Poli Sci AHow 0 0 0 BWho C Key IR Phrases 7 Lecture Tuesday 28 9282010 42600 PM does international relations effect us on a daily basis Budget cuts Outsourcing ofjobs War gas prices Food clothes products are the key actors Political leadersofficials Consumers Growers organized Multi national corporations MNC Political statesprimary actorsresources they have at their disposal budgets weaponry Intergovernmental organizations Non governmental organizations private individuals can be members red cross Media neglect of global politics how we perceive different actorspolitical leaders group of people political goal in their own territory community political goal to live unified together nations share a common ancestry and culture shared identity a community distinct from other communities most nations share a common religion dress foods music storytelling languagee distinct ethni groups C we are a nation of ideas separation of church and state freedom that is what binds us Organized body that has a government organization that controls a speci c territory and they have a monopoly on the legitimate use of force often use gov t to carry out policies states can chose to have whatever political system they want Legitimize by having other states recognize you you can have nations in states amp multinational states ability or potential to influence what others do to influence the behavior of others you have power when you get actors to do things they did not want to do conversely stop them from doing something they want to do Power resources have different power characteristics 0 Hard power asset resource comprised of those resources that are tangible includes national geography your territory your people size of the military natural resources gold copper in IR we access hard power to determine their power 0 Economic Power wealth alone is not a power asset it s the ability to convert that wealth into an instrument of influence when an actor uses their wealth as a form of leverage then they have power investment decisions deciding who to trade with Decisions key economic institutions IMF amp World Bank weighted voting system each state becomes a shareholder biggest shareholderbigger vote 0 Soft powe the ability to convince others to do something they did not want to originally want to do get others to change their mindset change how they feelthinkvalue Spread ideas thru creation of international institution based on our preferences and modes of interaction Soft power is the ability to kind of clone others to be like you 0 Don coreloni power of reputation godfather didn t always have to use direct violence but threat that is credible your reputation is based on credibility of having power being somebody who would back up what they say Thursday 30th 9282010 42600 PM differences in preferred outcomes a part of our lives conflict will simply exist because we are different people with different preferences the use of violence as a means of gaining leverage in a conflict scenario conditions according to scholarsneed to have 1000 combat deaths sustained violence organized violence carried out by political units when international at least one actor has to be a state when all conditions are meant then it defined as war 0 Caused by intangible and tangible sources Tangible territorial disputes who controls the government economic disputes natural resources trade dispute nationalization of corporation when state takes control of a corporation drug trafficking Intangible more difficult to resolve issue because you are talking about ideas and identities where you cant really find an easy compromise ethnic conflictone group against another religious conflict core values beliefsdifficult to change because these conflicts constitute moral behavior both sides are fighting for their God ideological conflict govern mankind Hegemonic wars refer to wars over the entire world order essentially these are wars to decide who gets to govern international systems WW1 amp WW2 Total war one state to concur or occupy another reach the capital of another country and force their country to surrender Iraq Vietnam Korea Limited war Military actions are carried out to gain an objective just short of surrender not see the occupation ie first gulf war Raids subcategory of limited war consists of single action like bombing or a very quick land incursion with very narrow objectives low intensity raids are common in global politics used by states to remind other states I have power O O O O O 0 Film notes Civil war war between factions within a state internal actors fighting but usually they are fighting to create a new government for the entire state or part of it Guerilla warfare without frontlines irregular forces not going to be what we think of as a single military unitforces that operate in disguise citizens sometimes give protection to guerillas often when you see a guerilla goal is not to directly attack military no direct confrontation gradually weaken attack infrastructure get control of supply lines create a crisis of legitimacy put pressure on state goal is to liberate an area do not operate on global level Terrorism strategic utilitarian act so many people use different names freedom fighters patriots etc Threat or use of violence conducted by nonuniformed personnel against civilians terrorists do not represent state military private in scope don t attack military but target civilians Goal terrorize general populace populace puts pressure on government to give In 20th century almost 200 wars Tuesday Oct 5th Examining competing theoretical explanations for international relations Realism I Why is the utility of theory anyway 11 Understanding the theory A Realism s Elli A exactly what do theories of IR attempt to do 0 Not jus war but other phenomenon 0 Explain relationship of states in hope that good explanation it will also provide good model to predict if we could figure out why war occurs we can create model to predict when it will happen and intervene and stop it of Realism school of thought a l ll 39 people who made it thought they were being realistic the ideal state a world where there was no war but cooperation these idealists were providing normative analysis of IR how it should and ought to be realists don t have head in clouds analyze based on record what occurred what will occur all political leaders use that state of behavior conforms to realist ideas policy makers political leaders B The Intellectual roots of Realist thought 0 Thucydides History of Peloponnesian war ATHENS VS SPARTA in the work he pays attention how Athenian power economic weaponry growth started to cause fear in Sparta Lead Sparta to have security dilemma so it started to engage in arms growth 9 bigger army Athens did same thing Drive to increase army size was rooted in insecurity and fear ultimately it lead to war Shifting balances of power between actors can lead to war 0 Machiavelli early 16th century The Prince advice howto rule in a way that gives you power and keep it writing during war lots of attempt of Princes to overthrow each other 1Tells the Prince he must be as cunning as a fox but as strong as a lion Be deceptive and clever but that s not enough must also have strength and use it 2 Differential moral code for political leaders Moral code of average person is different from moral code of political leaders like the prince 2 standards of morality 9282010 42600 PM addressing Christian princes but telling them not to bind themselves down to moral code that average Christian has to abide by Utilitarian argument for moral leader your ultimate goal and objective is to protect people You put yourself responsible for others their welfare and security becomes your priority 0 Hobbes Englishmen The Leviathan argument creating a sovereign Human nature is competitive in a world of scarce resources we have to be competitive State of nature is an ugly place its filled with competitive amp selfish people Escape nature a leviathan must be createdleviathan is created by people but they create a centralized over arching authority escape state of war All individuals who agree to belong to leviathan they want to escape the state of nature short and evil D Talks about domestic politics the realists like to look at Hobbes and they externalize it and apply to global arena Global arena global leviathan there is no over arching authority you have powerful states but no singular global leviathan government that everyone has ceded their power to Wo IR filled with war conflict distrust and competition C Two stages of Realist though o 1 Classical Realism Hans Moregenthau s Politics Among Nations 1948 0 Each state s primary obligation is to promote national interest everything else secondary and follows it National interest definition acquisition of power but power to deter and overcome attacks in hostile global environment Every other goal subservient if you don t than you create an environment of weakness If you can t provide protection than you can t do anything else because you might not exist soon 0 Competition is going to exist among states in an environment with no central power 0 Applies some principles realist that gives us better understanding 1 Political relationships are governed by human nature don t forget its humans who make the political decisions 2 Political leaders think and act in terms of interests defined as power political leaders are going to prioritize power 3 Survival is the minimum core goal of foreign policy if you don t prioritize survival you can do very little when your dead 4 Morality of nation statestate is different from the morality of individuals argues we should judge morality of state behavior based on consequences if what state leaders do ensures that state than what they are doing is moral and should not be criticized 5 Moral aspirations of states are not moral laws one state shouldn t claim to be more moral than another moral codes of each state are unique to each state idea that all states are equal units with same goals of survival moral codes are individual 6 There should be an autonomy for the political sphere political actions should be judged by political criteria not moralsPolitian s who say they are fighting against evil any moral vocabulary Morgenthau would say you are wrong states acts as offensive officialists o 3 Foreign Policies states engage inPredictions 1 States engage in policies to increase power 2 If not increase then keep power 3 Not either they want to demonstrate power demonstration is done to deter others dangerous because someone might call your bluff o 11 Structural Realism Kenneth Wat z Theories ofInternatona Politics 1979 o Neorealism o Statesoffensive positionalists always trying to gain power Why haven t there been wars over borders 0 Did not like it that Morgenthau defined national interest in terms of power Waltznational interest is not acquisition of power its securitychanges state behavior implies states are defensive all states are similar units they may vary in capability so they all share the same goal of national security but like people states live in a state of nature there is a global environment of insecurity according to Waltz we must all get in our brains we must recognize of global politics international systems is anarchic no over arching authority key variable explains IR Anarchy leads to a self help system rely on yourself for national security 1 System is anarchic 2 All units share the same goal of survival 3 Distribution of capabilities can vary dist of power varies amongst states unipolor one power hegemony not enough power to tell everyone what to do Bipola two main poles of power US amp USSR cold war time Multipola have more than 3 major powers in the world power is still important but it s a means to an end states acquire power not because they love power but Summary because Inter System characterized by anarchy relationships amongst states are always uncertain therefore balance of power described how states are positioned relative to one another and each state must rely on self help to protect its security rely on self help power is means of survival a Review of Central Realist Assumptions 0 Central Assumption global anarchy characterizes international systems amp it creates self help system O O O O 0 Human natureselfish and competitive nothing enforcing trust scarce resourcesdifficult to punish them Actors primary are states because they are the most powerful average more wealth power assets 2 qualifications unitary act as one single units one brain one voice and rational engage in costbenefit analysis before they act assume states gather info and go thru pro and con list Interests hierarchy of interests things at top are prioritized TOP is called vital interest and for realism there is only one vital interest NATIONAL SECURITY underneath that vital are major interests that a state might chose war to achieve below major is minor interests war is not an option not use war to secure not worth it ie environmental protection Means to achieve interests how to achieve your goals you balance power you don t have to use war you just balance it look at other states and assess how much power they have and be ready to balance against a potential threat i 39 quot r quotum i ll quot Lllquotll lil pm l lllr Implications for state behavior 3 ways to balance power a 1 Internally balance you make yourself stronger you internally enhance your power capabilities chose to develop nuclear weaponry as well as economically start to balance become and use wealth n 2Externally balance to join with other states to ally with other states to balance against a perceived threat a 3 bandwagon you join with the perceived threat you realize you are not strong enough there are no other countries that you can make an alliance with if your ultimate goal is survival you may simply chose to ally with your threat o Strengths and weaknesses prioritizing dominance its hard to be hegemon and stay there because other states want it and start to acquire power assumption of unitary states 9282010 42600 PM f3 Cognitive Liberalism Inspired by kant some may say the Greeks o Human cognitive o The way to acquire peace is thru reason and rationality o Education takes a long time particular typewesternnot only would it take a long time but cultural variations o Spreading idea of education and knowledge western highlights rationality o Believe this kind of liberal is way to naive and optimistic 4 Sociological liberals o nongovernmental relations focuses on societyit is society that can help create a barrier to war if we can create an international society than we can create a new society that identifies not with their state but instead identifies with every other member of the world c we can change our identities citizens of the Earth common in fears and goals o create dense network of transnational linkages relationships based on small groups 5 Institutional Liberalism o international institutions creations and use of institutions are the best way to create cooperation and maintain it o regime o rules for their members making promises for how they are going to behave o create punishments for inappropriate behavior serve at deterrent for states because they will lose the benefits of membership o improve transparency as states become members they have to reveal information about themselves we fear the enemy we don t know than the enemy that you knew evaluation of how strong these states are c institutions can verify your information that you give o reduce transaction costspull resources of their members and engage in behavior Costcobuy in bulk the more they learn to cooperate together benefits to cooperation trust each other serve as arenas for conflict resolution World Courtstates conflicts arena for voice opportunities conflict resolution mechanisms Progress is possible shadow of the future involvement means that they have regular meetings guarantees states are going to see each other over and over again III Review of central liberal assumptions A central assumptionglobal anarchy exists but it can be litigated you can create order within anarchy B Human nature progress is possible C actorsmultiple actors in IR look at individuals D Interests focus attention on other states and groups can be multiple interests can change over time Actors shape interests multiple actors multiple interests most important is not national security Improving a states welfare if states focused on maximizing welfare of their people above security than security will come from that E Means to achieve interests depends on what kind of liberal you are they all believe in cooperative behavior states will recognize shared interests shared goals work together and improve everyone s welfare They measure gains F implications for state behavioreach variant recommends different policy G Strengths and weaknessesliberalism had done the best job of examples of period of cooperation incorporating new actors in IR freerider acknowledge and address the problem weakness normative model of global politics not objective what should happen not what does happen realist provide you with objective theory they tell you what is happening harder time explaining war Terrorism 9282010 42600 PM 1988 Al Quada forms 1993 the WTC is first bombed something unique about al quada they don t give up they have a pattern of when they have a failed attack they repeat it until they are successful 19956 US militants in Saudi Arabia were attacked 1998 Kenya and Tanzania us embassies attacked 1998 creation of the World Islamic Front for Fighting Crusaders and Jews that is how they define themselves 2000 bombing of USS COAL million dollar ship 2001 September 11 WTC bombing and the Pentagon underestimated the enemy we relied too much on realist even for liberals there was too much of a sense of optimism So how do we stop terrorism they have no constituent populations they don t have any its harder to attack their assets because they are not fixed their assets are mobile they exist everywhere in different forms its hard to threaten a population that made no promises to protect any one group they have not signed on to any international treaties Global they do not operate with a single leadership leadership is spread out they have NO problem with death you can t threaten them with death because they don t mind dying hard war to fight A counterterrorism methods currently employed by The united nations New agencies to study terrorism Created a new body of anti terrorism international law By the US developed an international alliance external balancing 170 countries involved 2our policy to make no concessions to terrorist 3Dept of homeland security 4 New legislation the Patriot Act 5 Redirected government agencies and reprioritized set up Guantanamo has camp new category of enemy combatants taken into custody military action against Taliban and Hussein attacked safe haven attack weapon facilities training camps attack its leadership increased surveillance web activity policies of economic development education opportunities give financial aid to countries that support our antiterrorism advocate self promotion 9282010 42600 PM Paper it is not a policy paper first page provide a historical description packed full of details but clarifying the issue use at least 2 or 3 sources because it could be biased use subheadings how 3 distinct theories would explain that issue three different interpretations of the event faI What exactly is international Law II What One of the biggest sources of why there is stability Not only as a view but a solution to many IR s problems like war and terrorism We are not talking about actions born from a legislative branch IR law is different in national law laws in nation are created by legislative branch house of reps and senate their primary responsibility No global legislative branch doesn t come from central authority either International law is product of tradition and agreements 4 sources are the sources of international Law and other conventions that are signed by states are the most important source of international law they represent states coming together and formalizing a code of conduct this is a behavior we want and shows a general acceptance of that idea a shared interest of that idea some things that some norms of behavior that have become so engrained existed so long historically they are shared so widely globally universally a custom we see in Asia Africa Middle East if a custom is that old and universal it becomes a body of international law it becomes a norm everyone takes for granted if it is violated it seems odd goes against accepted norms of behavior example you come and sit in a seat there is no law but its just what we do 3 quot of some principles of law that are generally accepted even in different legal systems what is codified as law in different countries same law on a country basis globally why not make it international law ex Murder is illegal in many countries lr ilici39 l39l il lu mail quotLiquot f H EJEQW i l1lir w lllv2 murder as a crime international arena murder is also deemed as illegal imp lluiilltiii l il g when you get lawyers and judges and they write studies advice conduct studies in what they believe should be international law genocide did not exist 60 yrs ago III Examples of global issues that international law attempts at addressing o 1 Diplomacy one arena of IR that is best developed largely because of custom because there is long history of how diplomats should be treated o Diplomatic recognition there is actually a standard mode of behavior once a country designated who their diplomat is they have to go to that country and they present hisher papers the person in power has the power to deny once diplomat is recognized diplomatic immunity immune to prosecution of criminal infractions civil violations in the country that is their host country cant get parking tickets park cars everywhere Right for diplomat to occupy embassy in host country extension of home states territory Home country land Diplomatic pouchessend info via mail old times diplomats can have packages sent between embassy and home country but these packages are secret the information they contain and secret and privileged host country is not supposed to open and read they are not supposed to confiscate o 2 War 0 Just War differentiate wars of aggression or just war 0 War crimessome actions that occur during periods of war that are deemed illegal Large scale abuses of human rights Forces deportation Using rape as a strategy of warfare Attack someone of the international red cross red crescent recognized by UN to be nonmember O O observer because they provide direct relief they are given a shield it is violation Soldiers or civilians who raise white flag are not supposed to get shot to target someone who has raised a flag is a violation IV Do any international courts exist Examining the who what wand how of international courts 1The World Court a court that is part of the UN the court where states go to sue other states Him 39 39 39 5 official name Only states can be litigants composed of panel of 15 judges judges are elected for 9 year terms by both security council and general assembly Tradition has it that permanent 5 members of security council will have one of their own a national from their country on the panel at all times so you rarely see a case go against their nationality because they always have a judge their You can sign on but there is a clause that only 40 signed that they will only let WC listen to some cases Purpose to create a court to decide what happens to conflicts so war is not necessary Reality were some countries always have a judge and there is a clause saying you cant listen to my case court becomes week hears issues of secondary importance They have a problem of enforcement l 2 The International Criminal Court where private individuals can be litigants we can be taken to the ICC 0 History permanent court to prosecute war crimes and crimes against humanity created because we as humans were optimistic but what global community has relied on what temporary tribunals but it happens after it happens Crimes against humanity happen so frequently so they acknowledged they need a permanent court to try these cases Signed by most countries goes into effect in 1998 took 23 years to ratify treaty for ICC to get established Opens in 2003 we are not an official member of the ICC both parties are reluctant to sign on because we fear the use of the ICC against our military or for our presidents we want the autonomy 0 Really powerful states are finding ways to not get charged they don t have their own police Relies on host country of where that litigant resides to voluntary turn over that person 0 New institution way to prosecute 0 So what do they do V How is international law enforced o 1 Agents and means of enforcement o reciprocity idea that if a country violates internal law serve as mechanism to stop it is not in their long term interest to have other countries behave badly towards them If you violate others will reciprocate against you 0 Collective action deemed to be another way There are times when states decide they are going to violate violation of International Law collective action response alliance got together and used joint military force military force when Saddam went to Kuwait countries get together and punish Saddam and Iraq 0 Take and try at national court When Saddam was prosecuted he wasn t prosecuted at ICC and Iraq wasn t taken to world court but he was prosecuted by Iraqi courts o 2 Weaknesses to enforcements o Reciprocity has limited utility aggressors don t give a crap they don t care how other states will respond Short term gainsgt long term consequences Also collective actionse totally dependent on willingness of countries to chose to respond states can always say yes or no cant get predicable or reliable response some countries can deter collective response so no one wants to go to USA we got nuclear the strength relies on the membership alliances are fragile and often break apart There isn t uniformity VI Assessing the utility of international law o Has utility provides common ground for countries to say we agree on stuff Shows that there are shared interests by states and they can work on things and cooperate International law prosecuting Nazis Not 100 effective 9282010 42600 PM 1Understanding how cooperation occurs in international law I Means for promoting international cooperation o A Global Governance when people talk about IO they often say facilitate global governance promote and realize it Therefore if they make us realize it we have to know what they are talking about Ms fi tl iir w or act 39 2 am inEiiiittivmiii i in iii39vjl39 i39 ile agement Fluid you can chose to participate and back out o B Supranational integration the current trend of subsuming a number of states into a larger entity joining together relinquishing power to this entity EU this entity is larger and not confer authority but confer identity greater cooperation greater resources This is rare because it requires sovereignty and authority There are a lot of problems commitment harder to back out o C How do they contribute to cooperation by facilitating tradeoffs creating arenas for conflict resolution mechanism for research analyze this research distribute reports coordinate action and behavior help fund to address these problems pull these resources while reducing transaction costs Bring in experts liberal intuitionalism II Taking a look at one important example of supranational institutions The United Nations o A History of the UN before the birth of UN look at predecessor League of Nations one time you have political scientist lead United States ideas and academia into something He creates the League of Nations Wilson promote peace prosperity and cooperation Mistakes did not have the means to stop countries from invading countries did not guarantee national sovereignty did not have enough of either policing power to stop states from engaging in territorial expansion couldn t stop or punish It would issue threats but it did not deter or follow thru you cant issue a threat and not follow thru Once a member was going to be punished the members left so over time they became smaller lacked incentive structure to keep members lacked resources money and funding others would say biggest weakness was lack the emerging global power Germany and US Europe was just in war US is emerging our president creates League of Nations To join organization you have to sign a treaty then ratified by congress in United States didn t want European entanglements instead focus on rebuilding America we turned inwards Senate and congress said no we never became a member failed to have as its member one of the most important new power in the world 19305 and 1940s falls apart B Purposes of the UN 1942 FDR Building a postwar world 1945 o The UN charter and its guiding principles San Francisco final signing by over 50 countries creates the UN Principles rules they are going to play by attract members 4 guiding principlesbring states in n 1 All states are equal under international law let states large or small that they will be viewed as being equal actorspartners 2 States have full sovereignty telling states do not fear us we recognize state sovereignty 3 States have full independence and territorial integrity another way of telling states we will not try to confine or constrain your ability to independently develop policy recognition that states can do what they want in their own country policies at the same time it recognizes territorial integrity the territory you possess is yours and should not be violated and it should not be attacked or taken by someone else way to attract states 4 States should carry out its international obligations starts to bring obligation cost to membership if you sign a treaty you are supposed to fulfill it o PurposesGoals of the UN Fundamental goal states can settle conflict through global institutional structure without resorting to violent force Preamble n 1UN wants to avoid war a 2 Reaffirming human rights a 3 Creating condition forjustice and global arena characterized byjustice Its respected and used a 4 Promotion of social progress promotion of better standards of life ideas of political and civil liberties are also implicit no explicit mention of democracy n promote peace tolerance states being good neighbors to one another promoting idea that states must unite to maintain international peace a does not outlaw the use of force just other methods should be used first and if force is used it should be used in common interest and it should be done multilaterally not unilaterally multiple states acting together o C Membership and Organization 0 i Who are its members the cost and benefit of membership states first over 50 now 192 membership voted by general assembly universally recognized state you get a seat general assembly and you can participate in other organs of UN but you can also get a seat on other UN affiliated agencies partner and benefits of UN programs observers not a state you can be a state that lacks full membership but you are given observer status you lack the ability to vote participate in organs but you can sit in general assembly discussions and contribute to debate Vatican BENEFITS you will be given time to speak to others voice opportunities in safe environment Receive UN programs economic development build schools 0 hospitals provide immunization food to young kids maternal care Indirect leverage arena where lots of countries get together to vote on policies vote against states who have nuclear weaponry International stability and predictability benefit to ALL states they do not have to focus on the unnecessary COSTS financially you pay your dues vary according to members if you fail to pay you are not automatically kicked out Your sovereignty is slightly compromised promise to fulfill the treaty means the state has to act a particular way that does confine some of your autonomy and sovereignty ii How is the UN structured 6 organs n Secretariat executive branchtop manager primary responsibility is management of UN physical place organize who is going to pick up trash payroll Collecting data Competitive job well respected give up in theory adherence loyalty to your country and transfer it to the UN commitment to the goals of UN and global community Led by Secretary General depends on the man itself have he ability to set the agenda Mediators of conflict bring issues to security council to address B International court ofjustice world court a EcoSoc economic and social subset of countries of general assembly all programs and agencies dealing with economic and social development help the welfare of people address needs of people a General assembly all member states worlds public opinion forum not a legislative body because declarations of general assembly do not become international law they are like public poles tell the world what general consensus agenda isarena of what issues need to be addressed prioritize Trusteeship council hasn t done anything since 1994 created to help manage and coordinate the move towards independence of former colonies and trusteeships into sovereign states Advisors that helped countries that were not independent to become independent Security Council specially in powered to investigate threats to international peace stability people learn from past and woo other countries 15 members 5 permanent 10 rotating 5 permanent members were the 5 strongest states coming out of world 2 USlt UKlt FRANCElt CHINAlt RUSSIA They created a mechanism that privileged powerful states they gave them privilege that they would always have a say in international security not only are they given seat but a veto power in order for any resolution to pass it cant be vetoed by any permanent member Yes or abstain or veto kills resolution 9282010 42600 PM Final exampost midterm material Why poverty exists Use lecture guidelines to what we should pay attention on The econ chapters C What about monetary system and financehow are they important to IR o Global Economics ripe potential for war International trade Economic power is the power source of 21St century o How can states make sure they are winners o Interests of all states to ensure that finance and trade occur under harmony and stability most states want stable trade relationships countries make more money during years of stability than years of war o A lot of potential points of conflict II Examining the key actors and institutions that support economic globalization o A World Bank IMF and WTO 0 Each fulfills economic goals and have leverage 0 World Bank AKA INTERNATIONAL BANK FOR RECONTRUCTION AND DEVELOPMENT billions of dollars technology and information to give to states when somebody has something you want they can get something out of you bank for reconstruction and development initially it was meant to rebuild Europe after WW2 1944 now helps education government and economic develop good governing Governed by shareholders o IMF loanstates go to when they are broke most vulnerable in charge of international exchange rates paper gold guaranteed deposit in IMF states put money in savings account in IMF states can withdraw if they exceed the amount they put in then that is how the loan applies Shareholders vote and United States largest shareholder Governed by shareholders O WTO institutions when states join it they make a promise to liberalize their trade policies not discriminate among members reciprocate among members If one starts to liberalize trade than others reciprocate Goal free trade world Didn t anticipate that you would have intense competition amongst states and because of this states lower their environmental regulations labor safety minimum wages fall Engage in policy that adversely effects work force Stimulate trade Reciprocity and nondiscrimination are principles 1 state 1 vote all states make decisions was GA39IT General Agreement on Tariffs Trade tariff is a tax on an import lower tariffs and regulate trade intellectual property rightspharmaceuticals we make medicine research amp development they protect the rights of these pharmaceuticals poor people can t afford it o B Multinational corporations 0 O O O O O 0 have facilities in more than one country major supporters of economic globalization they have created global production factories throughout the world that all produce the same thing they are not vulnerable to any one state promoters of international trade ideology of free trade Consequence now you have nonstate actors who have the potential to challenge and bargain with states but MNC are by large privately owned they primary responsibilities are shareholders thus profit is main goal Act independently not loyal to states bargain with states concede to MNCs If you are as state you want to attract MNC s they provide investment and jobs states lose sovereignty Impact major nonstate actors world of global economics rise of nonstate actors with immense wealth power and demand and get respect to get concessions out of states III How has economics affected who is the most power actor in the 21St century global affairs o Conflictcompetition who can be more powerful will it remain state economic institutions economic IGO s or are they going to be corporations Examining Global Poverty I What is it o A Defining global poverty and intl development 0 Key characteristics not all of them have to be present Lack of industrialization Highly agricultural economy Lack diversification in economy in poor parts of the world the economy will rely on anywhere to 13 primary products dependent on 13 primary products as a source of income Most products have high elasticity a lot of suppliers demand is very flexible is price is too high you don t have to buy it anymore Population tends to lack educationlarge segments of population will probably live at or below poverty line Lack access to basic necessities regular access to clean water regular access to health facilities lack access to proper sewage infracture roads electricity 0 Commonly used labels lack of economic development Global south Third World Emerging economies Underdevelopedlow economies o B What does it mean The real costs 0 1 Estimated that a billion people live in abject poverty live on less than 150 a day no access to proper nutrition or healthcare most live in the continent of Africa 0 2 Every 6 seconds somewhere a child dies as a result of malnutrition o 5 million children die a year overall O 920 million people are chronically undernourished 18 people in world 16 people worldwide lack access to safe drinking water to water that does not give them diarrhea or other diseases 16 live in substandard housing or homeless 75 of world s population live in Global South yet only have 30 of world s doctors and nurses 20 of population of global north consume of 86 of the worlds goods III How is underdeveloped assessed o A Commonly used economic measures 0 1 Economic growth rates 0 2 Poverty rates 0 O O O o 3 per capita income per person gross income level low income975 lower middle 9753855 upper middle 385611905 highly income 11906 or more 0 4Income distribution A Gini Coefficient measure income distribution measure 01 the closer you get to 1 the worse Latin America is the most unequal according to gini coefficients B Human development index n Levels of education a of babies that survive a life expectancy u better assessment of welfare and standard of living IV Important issues for the global south o A How best to promote development 0 Not thinking about generating wealth but how can we industrialize expand medical coverage education food clean water o B problems if the rural and urban populations 0 Lots of policies that first were advocated to promote development were based on industrialization but that favors the city at the expense of the countryside so you have this tension because resentment of the city increases o C The status of women in the developing world 0 Discrimination legal discriminationwomen cant own inherit wealth Societal norms will define gender roles where women are seen as mothers and daughters family home rather than an equal Some cultures boy are favored you add to that that women to the larger share of work in the global south even in agricultural Economists now say educating females to promote economic growth longterm because they will delay marriage delay children primary agents of socialization when family budget is in women s hands they invest money on children s education because it has a ripple effect Status of women poorest a lot of work they were ignored o D Migration Populations 0 Internal people are moving from countryside to the cities resulting in growth of megacities growing at faster rates than government planned so they don t have adequate in fractures limited employment not enough housing sewage electricity lines 0 People build homes shanty towns increase and emerge 0 Walk long ways or use alternate means rapemurder cuidad de Juarez o Externalpeople leave country as people emigrate they hopefully get a job in another country Positive less pressure supply of labor is smaller benefit because they earn income they tend to send money back home remittance sending income back home States can only help so much o E Government o How to govern well For many years they were lead by governments who were corrupt or brutal military dictatorships repressive towards population and corrupt Much of global south before were colonies lack a long history of being a strong consolidated state F Security 0 Scarcity of resources in the global south there is an increase in competition we see failing states increase democracies that are fragile civil liberties are not protected or respected Lack of human security internal war genocide border wars security V Points of tension between south and north A tradeglobalization south is saying they are forces to free trade while global north is cheating south is forces to open up markets global north is forcing polices that we didn t follow when we became wealthy B Debtmassive global debt in global south they believe global north should help them because most is owed to private corporations that live in north C AidAssistance want more aid from former colonizers they manipulated in fracture used our resources 0 Aid often seen as western expansion D Environment 0 They say global north you polluted like crazy but now we tell global south they can t pollute global south is pissed E Security 0 i war terrorism refugees genocide global south has face their own type of terrorism coming form radical groups etc Refugees want more assistance Genocide happens in global south and we don t seem to care Genocide happens and global north ignores the only time we respond quickly when its close to global north or when they look like people form the north F Global power 0 Balance the new emerging powers are coming out of the global south Brazil India China We can no longer ignore global south because major states are emerging VI What is the impact of these global south issues and points of tension on international relations o More conflict more intensity relationships between north and south will not be easily harmonious globalizationforeign direct investment o look for a state you can do work with most cheaply o attract investment lower standards 9282010 42600 PM Read about contemporary slavery extra credit I What exactly is human rights In theory states want stability claim they promote support and care about Individuals become deeply committed There seems to be this disconnect between us and how states deal with human rights You become angry because human rights are being abused on a global level We do not see enough action behind the protection and advocacy of human rights o A The UN s definition universal rights of human beings against certain abuses by their own government 0 Word certain causes dilemma amongst its definition and who you ask 0 of their own governmentquot state as the perpetrators o B Other views on how human rights should be conceived 0 When the UN started their work 1948 major actor in UN is the USA and behind us are our European partners consequences of how human rights are defined we defined it based on out historical past based on individual liberty principle of generation of human rights civil political rights that individuals possess 0 First fifl ij l l39 lilli of mineral rlr really embodied negative freedomsrights that government can t violate it 0 But then in 19605 and 19705 you get new members in UN second conception and view of human rights Social Economic Rights 239 i socialist communist countries other rights that are important for dignity a Housing employment food medicine a Government should provide secure life a AKA Positive Rights 0 lTlaatllizln third world everyone else coming from Global south Arguing they have a different foundation many of their communities individual liberties are not that important a Community rightstribal rightsprioritize community over individual Promotion of some individual rights violated their community rights II How is this a global issue o A Understanding the international implications of hr protection 0 According to UN violations of hr undermine the principles necessary to ensure longterm stability and peace in the world Human rights are guiding principles 0 UN charter dignity and inalienable rights is foundation of freedom justice and peace 0 All 192 states that are members promising to abide by charter 0 According to us state dept the human rights is a major foundation stone to the United States so since its so important to us we claim that the protection of human rights is an important foreign policy we also say we agree with the 1948 declaration of human rights we will support and advocate with it o B Examininq the current state of human riqhts 0 Even 60 yrs of signing over 80 countries that routinely torture their people 0 Unfair trials occur in over 50 countries 0 Almost 80 countries people are not allowed to speak freely 0 Estimated over 1200 people were known to be executed by their own government in 2007 in over 24 countries including our own 111 What international laws were created to protect HR o A The UN convention on human riqhts 1848 set forth international norms regarding what constitutes to human rights and also set up an initial structure within the UN like agencies to promote human rights Fundamental voted on and passed in the general assembly new members can add their name to it does not have the force law o B other UN treaties and laws International Covenant on civil and political rights followed by International Covenant on economic social and cultural rightspassing of both you are appeasing first and second world O 1987 convention against torture 1969 international convention elimination of racial discrimination 1981 elimination discrimination of women 1990 rights of children 2003 protection of all migrants and their families What else has UN done Commissioner on human rights in UN serve as diplomat as human rights United Nations Human Rights Council 2006alliances states manipulate it and use it to protect themselves and their allies o 1995 UN declared decade of Human Rights education promoted definition of HR to get people excited about it IV But why is it so difficult to protect hr globally o A Debate regarding what constitutes a HR 0 Hard to enforce because there is still debate on what constitutes HR we believe in 1St generation others 2nd so its difficult to get things done o B The issue of sovereignty protection of HR requires something has to be done when a state violates HR 0 Publicly say shame on you most popular strategy 0 States twill argue that you cant tell them what to do they are autonomous o C The issue of geopolitics 0 You don t force or criticize states that are too important to your vital interests and national security o D The complicated role of power 0 How do you enforce HR do you really use power 0 If you tell a state to commit a militarygovernments are going to stop and be cautious because they have to ask if it is worth it its not a vital interest V So how does the international community try to protect HR o A The UN promotional campaigns limited utility because they suffer because they lack an enforcement mechanism o B EU European court of human rights regional develop their own courts 0 O O O O C The US we use diplomacy Trade sanctions we stop selling them stuff we engage in name and shame campaignspublicity and pressure turn attention to violators of human rights media international meetings so that way people know who the violators are 0 US State Dept annual human rights report before if your name was on the list you would have to pay more tariffs to get American goods 0 Allow for NGO s to lobby government D Private citizens most important amnesty international human rights watch best collectors of information annual reports special topics Contemporary Slavery 9282010 42600 PM I What is contemporary or neoslavery o Highly economic attribute it to rise of economic globalization international businessmen o How is it different from past slaverv o Coerced labor forced labor for economic benefit 27 million slaves today average price for a slave today is 90 slaves today are not viewed as assets but they are expendable if they get sick you don t treat them 0 Not it is based on deception people go to poor parts of world desperate people offer them a job but it s a lie as soon as they cross state borders paper taken away raped beat and forced into labor over 50 is sex industry domestic work gardeners nannies o States themselves are not actors in selling of the slaves but there are many individuals that know there is human trafficking going on but they don t do anything about it II Statistics to illustrate the extent of the problem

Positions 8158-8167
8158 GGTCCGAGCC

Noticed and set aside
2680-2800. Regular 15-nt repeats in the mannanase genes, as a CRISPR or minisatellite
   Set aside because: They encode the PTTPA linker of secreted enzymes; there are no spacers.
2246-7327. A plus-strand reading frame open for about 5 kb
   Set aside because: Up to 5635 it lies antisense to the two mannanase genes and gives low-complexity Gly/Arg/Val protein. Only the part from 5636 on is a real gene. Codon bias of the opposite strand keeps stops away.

Buy Material